Oxygen, Hydrogen and Main Alloying Chemical Elements Partitioning Upon Alpha←→Beta Phase Transformation in Zirconium Alloys

Abstract:

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Due to their adequate properties, zirconium alloys are the reference materials for the nuclear fuel cladding tubes of Light Water Reactors (LWR). During some hypothetical accidental High Temperature (HT) transients, the materials should experience heavy steam oxidation and deep metallurgical evolutions. This promotes Alpha-Beta phase transformations and an associated strong partitioning of oxygen/hydrogen and of the main chemical alloying elements (Nb, Sn, Fe and Cr). Moreover, it has been shown quite recently that such chemical elements partitioning during on-cooling Beta-to-Alpha transformation can strongly impact the residual mechanical properties of HT oxidized materials. Thus, it appeared that it was important to better quantify and, if possible, to compute the quite complex phase equilibrium that occurs in multi-alloyed zirconium materials in the presence of both oxygen and hydrogen. For that, systematic studies have been performed on industrial alloys, charged with oxygen and/or hydrogen. After applying different heating/cooling scenarii, both Electron Microprobe using Wave Dispersive Spectrometry (WDS) and Nuclear Microprobe using Elastic Recoil Detection Analysis (ERDA) have been applied. Finally, to support the observed chemical elements partitioning between the Alpha and Beta allotropic phases, some thermodynamic calculations have been performed thanks to the development and the use of a specific thermodynamic database for zirconium alloys called “Zircobase".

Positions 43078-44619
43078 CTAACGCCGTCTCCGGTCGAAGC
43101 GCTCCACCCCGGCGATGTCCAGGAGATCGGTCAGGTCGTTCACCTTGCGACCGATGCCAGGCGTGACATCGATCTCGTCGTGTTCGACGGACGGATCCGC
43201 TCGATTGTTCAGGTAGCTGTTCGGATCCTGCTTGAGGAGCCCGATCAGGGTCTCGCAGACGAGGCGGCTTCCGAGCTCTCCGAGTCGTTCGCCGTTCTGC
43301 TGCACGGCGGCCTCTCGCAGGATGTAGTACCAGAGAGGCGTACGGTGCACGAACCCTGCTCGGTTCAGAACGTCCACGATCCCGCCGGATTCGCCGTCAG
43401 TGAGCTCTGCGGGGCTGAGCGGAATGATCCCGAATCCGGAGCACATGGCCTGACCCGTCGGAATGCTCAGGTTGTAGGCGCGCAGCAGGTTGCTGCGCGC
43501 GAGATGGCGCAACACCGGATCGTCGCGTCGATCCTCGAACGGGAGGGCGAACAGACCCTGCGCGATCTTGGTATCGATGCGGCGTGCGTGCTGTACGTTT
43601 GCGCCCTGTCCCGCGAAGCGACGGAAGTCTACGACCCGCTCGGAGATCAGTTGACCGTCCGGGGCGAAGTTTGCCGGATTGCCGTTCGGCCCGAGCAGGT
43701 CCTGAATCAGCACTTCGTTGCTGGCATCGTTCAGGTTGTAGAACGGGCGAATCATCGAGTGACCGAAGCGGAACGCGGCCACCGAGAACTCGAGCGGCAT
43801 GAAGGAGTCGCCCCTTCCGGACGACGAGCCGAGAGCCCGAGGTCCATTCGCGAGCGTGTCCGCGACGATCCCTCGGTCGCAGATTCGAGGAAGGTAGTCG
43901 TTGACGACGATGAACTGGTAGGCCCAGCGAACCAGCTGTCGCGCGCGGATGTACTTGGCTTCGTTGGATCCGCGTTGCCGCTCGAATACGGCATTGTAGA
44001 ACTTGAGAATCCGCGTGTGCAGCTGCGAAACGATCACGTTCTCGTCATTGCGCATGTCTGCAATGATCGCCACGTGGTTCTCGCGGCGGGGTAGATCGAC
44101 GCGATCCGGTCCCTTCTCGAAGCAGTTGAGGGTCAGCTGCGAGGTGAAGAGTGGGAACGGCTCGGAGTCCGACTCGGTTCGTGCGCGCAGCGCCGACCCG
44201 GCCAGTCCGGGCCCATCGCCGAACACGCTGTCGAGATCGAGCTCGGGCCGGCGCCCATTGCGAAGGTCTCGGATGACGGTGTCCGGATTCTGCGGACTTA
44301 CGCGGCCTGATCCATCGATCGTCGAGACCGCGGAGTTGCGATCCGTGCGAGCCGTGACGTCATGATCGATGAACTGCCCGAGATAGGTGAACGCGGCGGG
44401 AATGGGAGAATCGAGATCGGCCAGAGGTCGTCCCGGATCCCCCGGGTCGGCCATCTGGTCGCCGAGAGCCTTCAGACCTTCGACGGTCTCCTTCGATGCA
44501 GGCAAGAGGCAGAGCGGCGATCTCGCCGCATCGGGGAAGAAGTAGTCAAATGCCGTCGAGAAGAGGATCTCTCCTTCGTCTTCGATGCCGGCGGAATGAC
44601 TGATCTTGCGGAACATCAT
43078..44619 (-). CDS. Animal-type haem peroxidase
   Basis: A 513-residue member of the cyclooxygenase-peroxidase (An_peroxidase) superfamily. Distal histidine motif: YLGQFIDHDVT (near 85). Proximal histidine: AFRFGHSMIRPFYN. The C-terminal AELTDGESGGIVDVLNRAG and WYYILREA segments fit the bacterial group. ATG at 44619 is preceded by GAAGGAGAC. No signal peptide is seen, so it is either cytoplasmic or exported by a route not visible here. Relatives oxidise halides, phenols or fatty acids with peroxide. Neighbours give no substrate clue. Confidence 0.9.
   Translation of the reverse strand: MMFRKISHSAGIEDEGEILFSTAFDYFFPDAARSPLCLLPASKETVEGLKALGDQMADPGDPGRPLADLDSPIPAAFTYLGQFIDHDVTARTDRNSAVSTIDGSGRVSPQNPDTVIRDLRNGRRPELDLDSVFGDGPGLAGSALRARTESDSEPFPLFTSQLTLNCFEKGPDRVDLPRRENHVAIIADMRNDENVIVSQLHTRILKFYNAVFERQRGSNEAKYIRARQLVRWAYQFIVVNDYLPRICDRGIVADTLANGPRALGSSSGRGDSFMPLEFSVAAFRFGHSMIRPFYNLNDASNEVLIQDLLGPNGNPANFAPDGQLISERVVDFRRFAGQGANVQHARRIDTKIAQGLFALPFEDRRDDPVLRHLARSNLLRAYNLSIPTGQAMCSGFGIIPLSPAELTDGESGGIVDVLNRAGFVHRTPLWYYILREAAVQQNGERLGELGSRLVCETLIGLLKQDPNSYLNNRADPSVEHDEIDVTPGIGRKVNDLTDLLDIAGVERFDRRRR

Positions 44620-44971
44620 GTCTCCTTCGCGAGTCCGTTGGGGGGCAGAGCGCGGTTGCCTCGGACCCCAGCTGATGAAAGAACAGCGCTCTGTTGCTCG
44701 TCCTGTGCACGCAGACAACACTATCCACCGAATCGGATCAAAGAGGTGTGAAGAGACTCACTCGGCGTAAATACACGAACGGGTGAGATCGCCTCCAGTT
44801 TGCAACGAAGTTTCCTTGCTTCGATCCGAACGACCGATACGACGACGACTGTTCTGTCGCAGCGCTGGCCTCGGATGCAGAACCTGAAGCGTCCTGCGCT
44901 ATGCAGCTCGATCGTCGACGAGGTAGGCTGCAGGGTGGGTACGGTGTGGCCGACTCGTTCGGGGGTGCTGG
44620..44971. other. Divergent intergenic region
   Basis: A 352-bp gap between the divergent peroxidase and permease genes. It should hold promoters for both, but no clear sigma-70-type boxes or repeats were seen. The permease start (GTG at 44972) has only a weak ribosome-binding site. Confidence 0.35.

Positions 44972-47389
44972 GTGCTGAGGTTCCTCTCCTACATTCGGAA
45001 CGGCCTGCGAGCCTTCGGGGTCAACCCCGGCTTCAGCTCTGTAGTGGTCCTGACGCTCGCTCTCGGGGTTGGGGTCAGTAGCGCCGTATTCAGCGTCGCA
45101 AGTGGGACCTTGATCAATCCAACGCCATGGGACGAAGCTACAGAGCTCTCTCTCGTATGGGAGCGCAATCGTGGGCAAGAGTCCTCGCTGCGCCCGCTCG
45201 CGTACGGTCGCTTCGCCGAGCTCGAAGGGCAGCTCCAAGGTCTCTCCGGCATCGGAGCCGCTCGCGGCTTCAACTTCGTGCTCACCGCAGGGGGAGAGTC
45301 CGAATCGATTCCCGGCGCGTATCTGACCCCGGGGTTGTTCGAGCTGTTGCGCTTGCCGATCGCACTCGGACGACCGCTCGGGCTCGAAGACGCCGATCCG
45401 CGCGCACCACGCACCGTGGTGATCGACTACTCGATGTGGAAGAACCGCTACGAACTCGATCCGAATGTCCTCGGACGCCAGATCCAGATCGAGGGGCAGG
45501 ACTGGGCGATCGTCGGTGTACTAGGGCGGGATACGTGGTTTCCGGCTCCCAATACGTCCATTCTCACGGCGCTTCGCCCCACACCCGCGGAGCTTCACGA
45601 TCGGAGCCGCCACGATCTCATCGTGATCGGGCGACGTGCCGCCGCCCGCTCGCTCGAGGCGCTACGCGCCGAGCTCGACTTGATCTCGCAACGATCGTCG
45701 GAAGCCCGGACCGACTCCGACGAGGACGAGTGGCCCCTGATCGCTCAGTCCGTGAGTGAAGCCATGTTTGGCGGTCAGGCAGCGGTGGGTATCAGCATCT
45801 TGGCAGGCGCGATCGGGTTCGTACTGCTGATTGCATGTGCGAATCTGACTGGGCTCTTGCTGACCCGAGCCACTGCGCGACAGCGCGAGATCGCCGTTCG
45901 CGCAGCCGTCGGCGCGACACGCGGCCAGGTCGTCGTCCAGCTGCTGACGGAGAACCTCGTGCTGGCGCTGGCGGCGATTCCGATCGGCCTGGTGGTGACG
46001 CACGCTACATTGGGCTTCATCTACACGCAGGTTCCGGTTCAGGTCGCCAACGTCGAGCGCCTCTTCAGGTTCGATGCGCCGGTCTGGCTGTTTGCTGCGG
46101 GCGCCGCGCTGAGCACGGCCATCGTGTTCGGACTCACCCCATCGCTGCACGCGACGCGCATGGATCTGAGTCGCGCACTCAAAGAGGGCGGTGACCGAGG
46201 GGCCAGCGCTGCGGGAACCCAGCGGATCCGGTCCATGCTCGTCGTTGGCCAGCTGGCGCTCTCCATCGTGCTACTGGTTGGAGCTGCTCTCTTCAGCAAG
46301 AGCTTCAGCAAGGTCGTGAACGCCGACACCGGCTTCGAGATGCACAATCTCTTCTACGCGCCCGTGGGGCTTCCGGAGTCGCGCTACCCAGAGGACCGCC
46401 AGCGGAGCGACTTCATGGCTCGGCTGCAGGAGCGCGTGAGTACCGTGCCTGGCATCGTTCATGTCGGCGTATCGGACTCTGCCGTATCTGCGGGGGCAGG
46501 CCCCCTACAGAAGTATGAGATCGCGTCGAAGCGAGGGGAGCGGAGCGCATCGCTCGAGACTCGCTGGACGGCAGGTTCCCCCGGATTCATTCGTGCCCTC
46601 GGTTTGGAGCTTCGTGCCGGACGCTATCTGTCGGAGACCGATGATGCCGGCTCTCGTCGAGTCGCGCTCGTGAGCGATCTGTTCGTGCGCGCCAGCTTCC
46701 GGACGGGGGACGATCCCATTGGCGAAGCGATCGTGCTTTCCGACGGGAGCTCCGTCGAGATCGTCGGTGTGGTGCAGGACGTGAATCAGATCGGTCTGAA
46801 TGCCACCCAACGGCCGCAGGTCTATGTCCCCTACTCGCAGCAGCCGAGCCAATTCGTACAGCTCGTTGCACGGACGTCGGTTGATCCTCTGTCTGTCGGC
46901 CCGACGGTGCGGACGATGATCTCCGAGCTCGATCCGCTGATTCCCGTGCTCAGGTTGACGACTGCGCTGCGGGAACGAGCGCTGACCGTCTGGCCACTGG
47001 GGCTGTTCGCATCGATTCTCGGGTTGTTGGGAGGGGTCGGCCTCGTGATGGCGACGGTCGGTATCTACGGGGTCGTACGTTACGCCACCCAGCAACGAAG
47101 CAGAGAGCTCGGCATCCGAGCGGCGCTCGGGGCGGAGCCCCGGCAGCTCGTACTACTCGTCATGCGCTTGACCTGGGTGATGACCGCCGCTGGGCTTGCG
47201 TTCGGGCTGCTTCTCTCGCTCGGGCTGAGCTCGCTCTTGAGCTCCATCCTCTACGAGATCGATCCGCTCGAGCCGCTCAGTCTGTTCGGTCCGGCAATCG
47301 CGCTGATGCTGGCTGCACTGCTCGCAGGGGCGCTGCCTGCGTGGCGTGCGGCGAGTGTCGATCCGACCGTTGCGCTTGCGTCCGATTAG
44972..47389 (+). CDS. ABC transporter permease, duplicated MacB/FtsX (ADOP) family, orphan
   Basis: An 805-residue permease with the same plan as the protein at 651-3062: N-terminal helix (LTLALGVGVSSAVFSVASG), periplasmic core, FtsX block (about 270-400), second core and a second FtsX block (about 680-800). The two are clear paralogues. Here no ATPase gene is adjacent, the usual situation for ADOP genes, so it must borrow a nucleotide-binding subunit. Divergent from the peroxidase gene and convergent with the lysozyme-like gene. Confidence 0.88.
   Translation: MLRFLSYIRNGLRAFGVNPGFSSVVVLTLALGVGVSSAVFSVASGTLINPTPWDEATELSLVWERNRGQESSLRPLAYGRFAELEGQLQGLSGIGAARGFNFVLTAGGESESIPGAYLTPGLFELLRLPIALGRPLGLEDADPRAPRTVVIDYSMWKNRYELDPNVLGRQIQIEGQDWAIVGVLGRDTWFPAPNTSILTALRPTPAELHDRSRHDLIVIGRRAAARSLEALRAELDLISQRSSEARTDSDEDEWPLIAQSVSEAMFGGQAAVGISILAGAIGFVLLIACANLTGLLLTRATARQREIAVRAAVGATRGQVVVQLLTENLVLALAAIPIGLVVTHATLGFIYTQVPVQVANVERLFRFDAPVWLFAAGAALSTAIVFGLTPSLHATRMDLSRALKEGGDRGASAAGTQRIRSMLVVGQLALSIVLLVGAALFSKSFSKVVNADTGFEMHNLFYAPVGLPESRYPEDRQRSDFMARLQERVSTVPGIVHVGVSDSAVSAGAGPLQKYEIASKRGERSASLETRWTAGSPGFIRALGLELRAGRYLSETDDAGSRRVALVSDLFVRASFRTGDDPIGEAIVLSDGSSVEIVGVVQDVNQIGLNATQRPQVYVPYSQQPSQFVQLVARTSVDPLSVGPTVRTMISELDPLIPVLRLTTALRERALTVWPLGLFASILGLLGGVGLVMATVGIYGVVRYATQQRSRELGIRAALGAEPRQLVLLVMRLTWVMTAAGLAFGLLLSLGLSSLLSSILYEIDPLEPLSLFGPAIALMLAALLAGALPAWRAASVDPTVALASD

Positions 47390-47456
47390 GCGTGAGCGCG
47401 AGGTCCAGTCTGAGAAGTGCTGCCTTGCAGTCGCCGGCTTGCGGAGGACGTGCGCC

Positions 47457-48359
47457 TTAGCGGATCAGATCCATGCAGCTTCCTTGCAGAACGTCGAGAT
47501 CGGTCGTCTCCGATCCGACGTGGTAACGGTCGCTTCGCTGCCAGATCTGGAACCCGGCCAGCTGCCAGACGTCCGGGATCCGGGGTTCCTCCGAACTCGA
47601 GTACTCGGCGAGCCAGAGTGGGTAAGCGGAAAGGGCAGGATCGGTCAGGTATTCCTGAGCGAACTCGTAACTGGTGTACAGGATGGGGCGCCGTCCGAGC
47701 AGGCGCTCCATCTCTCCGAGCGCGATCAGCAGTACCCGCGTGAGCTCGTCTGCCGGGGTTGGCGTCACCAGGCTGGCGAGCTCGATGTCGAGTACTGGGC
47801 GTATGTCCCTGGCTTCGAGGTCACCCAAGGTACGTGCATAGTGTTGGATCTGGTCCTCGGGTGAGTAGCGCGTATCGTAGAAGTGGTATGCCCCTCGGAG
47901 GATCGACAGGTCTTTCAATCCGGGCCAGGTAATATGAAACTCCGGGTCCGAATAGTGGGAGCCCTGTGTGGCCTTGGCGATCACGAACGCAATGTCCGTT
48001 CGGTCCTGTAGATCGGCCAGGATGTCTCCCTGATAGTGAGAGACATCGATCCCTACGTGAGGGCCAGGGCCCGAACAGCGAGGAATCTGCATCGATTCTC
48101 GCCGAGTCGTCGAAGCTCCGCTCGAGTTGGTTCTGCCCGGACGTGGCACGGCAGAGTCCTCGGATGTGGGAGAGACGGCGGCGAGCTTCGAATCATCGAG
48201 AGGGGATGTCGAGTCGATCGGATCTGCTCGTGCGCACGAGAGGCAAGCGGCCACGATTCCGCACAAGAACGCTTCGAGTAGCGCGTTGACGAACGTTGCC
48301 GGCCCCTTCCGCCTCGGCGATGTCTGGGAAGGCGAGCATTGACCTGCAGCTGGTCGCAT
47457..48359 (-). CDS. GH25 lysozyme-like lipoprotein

Info:

Periodical:

Solid State Phenomena (Volumes 172-174)

Edited by:

Yves Bréchet, Emmanuel Clouet, Alexis Deschamps, Alphonse Finel and Frédéric Soisson

Pages:

753-759

DOI:

10.4028/www.scientific.net/SSP.172-174.753

Citation:

J. C. Brachet et al., "Oxygen, Hydrogen and Main Alloying Chemical Elements Partitioning Upon Alpha←→Beta Phase Transformation in Zirconium Alloys", Solid State Phenomena, Vols. 172-174, pp. 753-759, 2011

Online since:

June 2011

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$35.00

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